Animal Petitions Calls for Action to Save Washington's Starving Killer Whales

New petition at group's website aims at encouraging President to remove dams on Lower Snake River that interfere with orcas' food supply, Animal Petitions reports

Animal Petitions, a top online destination for those concerned about wildlife welfare and conservation, issued a call to action to save a population of orca whales off the coast of Washington. With dams on the Lower Snake River cutting off the orcas' natural food supply of chinook salmon, the killer whales are forced to subsist on their own stocks of blubber throughout much of the year. Burning blubber leaves the orcas weak and more susceptible to illnesses, endangering the lives of pod members young and old. The new Animal Petitions drive centers around a letter at encouraging President Barack Obama to take executive action to remove four dams on the Lower Snake River, a move that would restore the orcas' access to chinook salmon, improving their reliable food supply by 70% at a single stroke.

"Thanks to the success of the documentary Blackfish, millions of people have learned how intelligent and sensitive killer whales are," Animal Petitions representative John Landry said, "These magnificent creatures are vulnerable to much more than lives of captive misery, though, with their natural habitats being threatened all over the world. President Obama can take action now to ensure that the members of one endangered community of orcas near Washington will thrive as they deserve. We encourage anyone who cares about the well-being of killer whales in the wild to stop by and sign our petition."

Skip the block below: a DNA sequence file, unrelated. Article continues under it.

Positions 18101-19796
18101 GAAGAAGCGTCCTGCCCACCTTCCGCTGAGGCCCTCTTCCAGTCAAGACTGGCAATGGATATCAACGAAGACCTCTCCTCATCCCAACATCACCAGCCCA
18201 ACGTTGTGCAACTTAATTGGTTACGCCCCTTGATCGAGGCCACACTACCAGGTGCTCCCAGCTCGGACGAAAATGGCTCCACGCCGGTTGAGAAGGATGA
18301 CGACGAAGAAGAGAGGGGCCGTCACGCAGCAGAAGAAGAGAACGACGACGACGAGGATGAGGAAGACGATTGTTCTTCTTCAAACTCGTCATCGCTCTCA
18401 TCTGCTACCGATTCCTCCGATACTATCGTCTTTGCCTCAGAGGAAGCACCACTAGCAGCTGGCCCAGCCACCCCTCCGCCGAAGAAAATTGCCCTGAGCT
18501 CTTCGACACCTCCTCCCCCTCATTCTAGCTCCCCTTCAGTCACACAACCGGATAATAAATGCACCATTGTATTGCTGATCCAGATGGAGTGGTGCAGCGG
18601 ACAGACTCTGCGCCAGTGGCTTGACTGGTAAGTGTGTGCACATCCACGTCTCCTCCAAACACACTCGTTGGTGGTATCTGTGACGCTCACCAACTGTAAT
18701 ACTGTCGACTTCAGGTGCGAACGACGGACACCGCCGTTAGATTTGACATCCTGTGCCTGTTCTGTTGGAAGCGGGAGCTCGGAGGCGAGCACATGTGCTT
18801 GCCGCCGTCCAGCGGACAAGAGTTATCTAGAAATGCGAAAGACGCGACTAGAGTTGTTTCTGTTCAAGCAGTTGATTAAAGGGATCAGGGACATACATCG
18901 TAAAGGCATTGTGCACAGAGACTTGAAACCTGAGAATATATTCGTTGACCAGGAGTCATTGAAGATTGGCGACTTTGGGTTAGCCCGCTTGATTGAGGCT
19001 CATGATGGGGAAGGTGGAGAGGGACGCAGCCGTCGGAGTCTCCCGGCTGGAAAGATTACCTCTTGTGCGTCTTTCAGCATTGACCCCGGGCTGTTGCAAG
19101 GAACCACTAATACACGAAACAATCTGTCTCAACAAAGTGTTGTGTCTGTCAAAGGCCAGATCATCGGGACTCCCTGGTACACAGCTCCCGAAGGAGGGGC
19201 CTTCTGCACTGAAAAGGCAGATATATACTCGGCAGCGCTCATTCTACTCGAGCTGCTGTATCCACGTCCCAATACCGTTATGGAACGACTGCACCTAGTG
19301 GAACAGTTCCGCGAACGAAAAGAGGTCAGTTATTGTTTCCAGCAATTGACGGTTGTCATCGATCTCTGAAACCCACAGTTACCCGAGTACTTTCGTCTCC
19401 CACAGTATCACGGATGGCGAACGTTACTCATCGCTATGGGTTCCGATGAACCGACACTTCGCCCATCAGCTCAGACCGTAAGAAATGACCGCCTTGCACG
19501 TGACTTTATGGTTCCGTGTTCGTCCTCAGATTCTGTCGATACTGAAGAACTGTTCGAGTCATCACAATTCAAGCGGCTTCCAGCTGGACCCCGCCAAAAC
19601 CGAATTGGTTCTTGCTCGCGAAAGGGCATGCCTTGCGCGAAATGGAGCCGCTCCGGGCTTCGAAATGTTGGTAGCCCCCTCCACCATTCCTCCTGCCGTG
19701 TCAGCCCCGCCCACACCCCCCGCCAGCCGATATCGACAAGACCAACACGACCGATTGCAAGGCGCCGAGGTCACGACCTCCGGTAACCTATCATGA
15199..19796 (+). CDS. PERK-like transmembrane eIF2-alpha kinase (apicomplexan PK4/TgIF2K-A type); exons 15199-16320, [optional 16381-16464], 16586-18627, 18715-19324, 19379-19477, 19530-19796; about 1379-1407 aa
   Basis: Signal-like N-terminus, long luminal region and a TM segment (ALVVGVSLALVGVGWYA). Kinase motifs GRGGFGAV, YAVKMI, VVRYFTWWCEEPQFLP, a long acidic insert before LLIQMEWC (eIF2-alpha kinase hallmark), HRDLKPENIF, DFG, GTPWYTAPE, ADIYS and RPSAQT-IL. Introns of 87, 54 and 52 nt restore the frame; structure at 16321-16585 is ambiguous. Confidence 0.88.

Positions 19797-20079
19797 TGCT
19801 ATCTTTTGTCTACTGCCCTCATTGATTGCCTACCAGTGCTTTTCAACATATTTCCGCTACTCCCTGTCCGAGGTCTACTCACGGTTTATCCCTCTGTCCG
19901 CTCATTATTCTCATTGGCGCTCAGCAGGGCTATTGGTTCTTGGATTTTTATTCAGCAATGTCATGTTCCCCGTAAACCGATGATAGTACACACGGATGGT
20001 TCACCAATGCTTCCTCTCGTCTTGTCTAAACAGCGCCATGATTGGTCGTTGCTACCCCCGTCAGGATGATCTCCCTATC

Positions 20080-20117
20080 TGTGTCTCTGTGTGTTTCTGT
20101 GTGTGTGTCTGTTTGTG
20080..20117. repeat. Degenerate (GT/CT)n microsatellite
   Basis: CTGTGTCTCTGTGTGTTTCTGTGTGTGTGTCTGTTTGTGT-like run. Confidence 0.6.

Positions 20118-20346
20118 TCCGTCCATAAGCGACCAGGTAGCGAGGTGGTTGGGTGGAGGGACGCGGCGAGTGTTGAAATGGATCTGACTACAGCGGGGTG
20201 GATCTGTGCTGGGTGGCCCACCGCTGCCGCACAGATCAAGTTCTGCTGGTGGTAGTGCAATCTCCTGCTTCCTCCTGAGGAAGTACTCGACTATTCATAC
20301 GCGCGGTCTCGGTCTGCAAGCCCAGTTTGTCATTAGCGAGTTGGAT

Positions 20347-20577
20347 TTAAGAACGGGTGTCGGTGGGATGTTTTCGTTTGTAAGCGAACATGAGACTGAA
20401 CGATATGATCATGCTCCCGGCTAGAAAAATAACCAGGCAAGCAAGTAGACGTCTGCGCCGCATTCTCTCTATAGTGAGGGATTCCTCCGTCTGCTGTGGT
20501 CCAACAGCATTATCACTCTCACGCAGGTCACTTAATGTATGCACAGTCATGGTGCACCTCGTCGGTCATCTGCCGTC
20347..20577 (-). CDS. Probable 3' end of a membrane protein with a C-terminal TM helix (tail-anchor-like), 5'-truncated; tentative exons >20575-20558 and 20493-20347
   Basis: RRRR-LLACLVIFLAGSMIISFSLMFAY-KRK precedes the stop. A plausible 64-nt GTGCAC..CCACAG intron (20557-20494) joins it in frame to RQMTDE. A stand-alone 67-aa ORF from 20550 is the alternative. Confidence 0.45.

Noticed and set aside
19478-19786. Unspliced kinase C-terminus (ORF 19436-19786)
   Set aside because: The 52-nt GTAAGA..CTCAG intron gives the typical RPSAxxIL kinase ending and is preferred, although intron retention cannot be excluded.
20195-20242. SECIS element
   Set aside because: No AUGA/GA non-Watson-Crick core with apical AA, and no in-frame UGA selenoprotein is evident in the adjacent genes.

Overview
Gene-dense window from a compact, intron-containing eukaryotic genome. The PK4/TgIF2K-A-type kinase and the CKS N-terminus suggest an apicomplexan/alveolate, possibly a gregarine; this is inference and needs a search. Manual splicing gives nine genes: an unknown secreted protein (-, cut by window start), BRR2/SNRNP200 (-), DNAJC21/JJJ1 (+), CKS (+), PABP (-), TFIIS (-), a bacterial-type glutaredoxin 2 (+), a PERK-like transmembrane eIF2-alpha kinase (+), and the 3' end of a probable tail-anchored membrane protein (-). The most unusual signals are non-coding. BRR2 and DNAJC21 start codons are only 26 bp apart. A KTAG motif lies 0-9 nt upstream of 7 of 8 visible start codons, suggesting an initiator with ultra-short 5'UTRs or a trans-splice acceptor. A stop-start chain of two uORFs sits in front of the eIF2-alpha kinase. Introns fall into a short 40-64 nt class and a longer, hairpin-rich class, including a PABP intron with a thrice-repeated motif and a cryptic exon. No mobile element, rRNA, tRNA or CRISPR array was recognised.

Like their smaller relatives in the dolphin family, killer whales, also known as "orcas," are extremely intelligent aquatic mammals that form strong social bonds and exhibit complex emotional behaviors. The 2013 film documentary Blackfish brought widespread attention to the plight of killer whales kept in captivity in theme parks and aquariums, with the public outcry that resulted producing positive change of many kinds.

While killer whales undoubtedly belong in the wild, they face real challenges there, too. The International Union for Conservation of Nature regards a number of sub-species as either endangered outright or threatened, with access to suitable food supplies for the creatures being a common concern.

That is very much the case for a population of orcas that roams off the coasts of Washington. With a number of dams on the Lower Snake River there inhibiting the free movement of the orcas' natural staple food, chinook salmon, the creatures have been observed essentially starving throughout much of the year, burning up precious blubber that would normally be reserved for emergencies.

The new Animal Petitions initiative will serve to impress upon President Obama and other leaders the seriousness of this issue and the concern it arouses among the general public. The group's website at details a number of active, wildlife-related petitions drawn from the database and how to support them.

About Animal Petitions:
Animal Petitions helps those who love wildlife and the natural world push for much-needed conservation efforts, drawing the latest animal-related developments from the database.

Contact Info:
Name: John Landry
Email: Send Email
Organization: Animal Petitions
Phone: 310-873-2983

Release ID: 99702